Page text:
Their dressing room is always filled with visitors. Herbert Swope, Neysa McMein, Harold Ross, Alexander Woollcott, Heywood Broun and Alice Duer Miller are nightly visitors when they have a show in town.
Chico will bet on anything. Merely say it is a nice day and he will say: “I’ll bet you.”
Harpo’s and Zeppo’s favorite dish is crab flakes and spaghetti. Groucho and Chico, on the other plate, are especially fond of dill pickles and red caviar.
The four of them play the stock market. That’s why they’re still in the show business.
Whenever Groucho wants to visit his broker he tells his wife he is going to play golf. He visits his broker attired in a golf outfit, carrying a bag of clubs.
Are always playing practical jokes. Annoy interviewers by pretending they are slightly deaf. Another gag is Groucho telling their life story. He stops at a certain point saying: “This is all I remember of my life. Chico knows the rest.” Chico continues with an entirely different story. He also stops in the middle, offers the same excuse, referring the interviewer to Zeppo, who continues the process until all four have told a different story of their lives.
Offstage Groucho, Chico and Zeppo occasionally wear glasses.
Zeppo is in the real estate business. He tries to sell property backstage.
Harpo is the best poker player of The Thanatopsis Club. Has won enough money from Heywood Broun to pay for young Heywood’s tuition fee through any college in the country. Is also a great croquet player. Often plays in Central Park for a thousand dollars a game.
Their grandfather was a noted strolling German magician. Their grandmother was also in the act. She played the “accompanying music” on a harp.
They failed to click only once. In a London Music Hall. The Englishmen booed and threw pennies on the stage. Groucho stepped to the footlights and told them they were cheap. He dared them to throw shillings. They made more money at the performance than they were paid for the week.
To Harpo every woman, regardless of her name, is Mrs. Benson.
Harpo can play any musical instrument. Chico plays the piano and harp. Groucho plays the guitar. Zeppo likes to listen to the radio.

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Times Square Tintypes: Lynn Fontanne

In this chapter from his 1932 book, Times Square Tintypes, Broadway columnist Sidney Skolsky profiles Lynn Fontanne, Broadway actress and half of the storied theatrical team Lunt and Fontanne.

TELL ME, PRETTY MAIDEN

LYNN FONTANNE. She’s just a bird in a “Guilded” cage.
Caricature of Lynn FontanneWas born in London. Her name was Lily Louise Fontanne. Changed the Lily Louise to Lynn because it sounded better.
Every morning for breakfast she has honey and rolls.
She has a wide smile, a throaty laugh and a robust sense of humor.
Lives in a triplex apartment in East Thirty-sixth Street. The pride of the apartment is a fireplace with an aluminum background. The telephone operator there has a list of the people she will speak to.
A woman, above everything else, she believes, should be fashionable.
During the World War she worked in London as an emergency chauffeur.
She met Alfred Lunt, her husband, during a rehearsal of Clarence. Entering to speak his lines to her, he tripped and fell at her feet. It could be said that he fell for her. Later he suggested that they rehearse in the open air. He took her riding in an open carriage through the park. He gave their scripts to the driver to read while he proposed to her.
Dislikes short dresses and never wore them when they were the style. Wears a blue smock in her dressing room or when idling around the house.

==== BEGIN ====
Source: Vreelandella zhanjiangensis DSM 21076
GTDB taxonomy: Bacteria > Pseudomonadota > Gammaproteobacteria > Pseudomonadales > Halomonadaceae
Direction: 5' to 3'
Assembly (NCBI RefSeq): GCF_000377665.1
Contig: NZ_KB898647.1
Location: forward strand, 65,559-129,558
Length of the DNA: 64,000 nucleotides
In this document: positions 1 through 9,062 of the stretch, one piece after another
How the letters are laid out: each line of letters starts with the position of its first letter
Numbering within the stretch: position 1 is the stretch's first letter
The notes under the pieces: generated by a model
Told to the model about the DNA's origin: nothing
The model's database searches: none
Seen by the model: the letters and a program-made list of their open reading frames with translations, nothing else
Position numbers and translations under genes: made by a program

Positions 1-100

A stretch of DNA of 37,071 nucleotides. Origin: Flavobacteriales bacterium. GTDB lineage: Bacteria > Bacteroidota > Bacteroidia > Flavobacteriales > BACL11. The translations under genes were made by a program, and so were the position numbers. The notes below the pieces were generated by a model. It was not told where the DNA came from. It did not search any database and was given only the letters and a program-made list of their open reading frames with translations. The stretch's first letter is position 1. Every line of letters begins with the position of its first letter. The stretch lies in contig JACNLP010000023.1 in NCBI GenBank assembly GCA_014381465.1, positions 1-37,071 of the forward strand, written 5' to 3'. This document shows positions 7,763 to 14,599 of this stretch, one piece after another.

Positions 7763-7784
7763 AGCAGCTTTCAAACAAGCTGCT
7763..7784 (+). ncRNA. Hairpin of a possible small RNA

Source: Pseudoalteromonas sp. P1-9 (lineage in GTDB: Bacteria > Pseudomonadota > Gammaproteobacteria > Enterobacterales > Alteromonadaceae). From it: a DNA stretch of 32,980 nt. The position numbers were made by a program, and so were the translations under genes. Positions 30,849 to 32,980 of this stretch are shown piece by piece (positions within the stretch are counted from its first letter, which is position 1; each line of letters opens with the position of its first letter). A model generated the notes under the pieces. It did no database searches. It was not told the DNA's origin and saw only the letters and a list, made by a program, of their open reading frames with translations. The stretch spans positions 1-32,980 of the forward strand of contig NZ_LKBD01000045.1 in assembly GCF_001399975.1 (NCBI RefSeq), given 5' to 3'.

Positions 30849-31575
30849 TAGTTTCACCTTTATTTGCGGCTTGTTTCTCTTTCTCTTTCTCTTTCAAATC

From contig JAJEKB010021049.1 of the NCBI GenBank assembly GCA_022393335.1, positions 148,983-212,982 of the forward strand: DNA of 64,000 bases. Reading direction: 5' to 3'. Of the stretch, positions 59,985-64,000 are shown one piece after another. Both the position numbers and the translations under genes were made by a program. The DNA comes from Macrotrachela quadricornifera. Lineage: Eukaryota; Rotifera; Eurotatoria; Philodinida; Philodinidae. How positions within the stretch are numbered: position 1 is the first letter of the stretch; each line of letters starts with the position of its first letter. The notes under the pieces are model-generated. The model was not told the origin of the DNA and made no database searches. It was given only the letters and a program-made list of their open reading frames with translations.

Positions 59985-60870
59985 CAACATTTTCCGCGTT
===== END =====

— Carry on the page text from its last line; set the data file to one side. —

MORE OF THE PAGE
She can foot pedal an Ampico piano longer and better than anyone in this state.
Avoids going to parties. Always giving the same excuse: “I’m too tired.” An actress, she insists, should keep away from her public. She is fond of dancing but seldom does.
After the opening performance of Strange Interlude she slept for fifteen hours.
Her husband’s pet name for her is “Rich Lynnie” because she is always saving her money.
Doesn’t like tinned food and people who rub their hands together. Hates to wear stockings but does. Like to wear jewelry but doesn’t. Hates to write letters and seldom does.
When traveling she brightens up her hotel room with chintz curtains and window flowers which she buys at Woolworth’s.
Her great ambition in life is to be a writer of critical essays.
Changes her perfume weekly. Claims a change of perfume is a change of attitude.
Two years ago, knowing that she was to be operated on for appendicitis, she played through an entire performance against doctor’s orders. Her substitute wasn’t ready. And she didn’t want that show to miss a performance.
Other people call her husband by his nickname, “Bill.” She always calls him Alfred.
She visited her home town, London, last summer for the first time in ten years. She went into a glove shop. The clerk greeted her with: “Oh, how do you do. So glad that you’re back. You’ve been acting out in the colonies, haven’t you?”
Her favorite dish is broiled scallops.

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Times Square Tintypes: A. H. Woods

In this chapter from his 1932 book, Times Square Tintypes, Broadway columnist Sidney Skolsky profiles theatrical producer A. H. Woods.
 

SAMUEL HOFFENSTEIN’S CREATION

A. H. WOODS. His real label is Albert Herman. Without knowing a thing about numerology, he made his name initials. Then added the tag of Woods, taking it from N. S. Woods, an actor whom he worshiped.
Caricature of A. H. WoodsHe greets everyone, regardless of sex, with: “Hello, sweetheart.”
Was a billposter. His real entry into show business was when he took a piece of lithograph paper to Theodore Kremer. Commissioned him to write a play about it. The picture was of the Bowery. Kremer had the measles at the time. The finished product was The Bowery After Dark.
His favorite combination of colors is yellow and black.
All his business correspondence ends with: “With Love and Kisses.”
Owen Davis used to write two plays a week for him. Still considers Bertha, the Sewing Machine Girl and Nellie, the Beautiful Cloak Model, the two best plays Davis ever wrote. Davis doesn’t.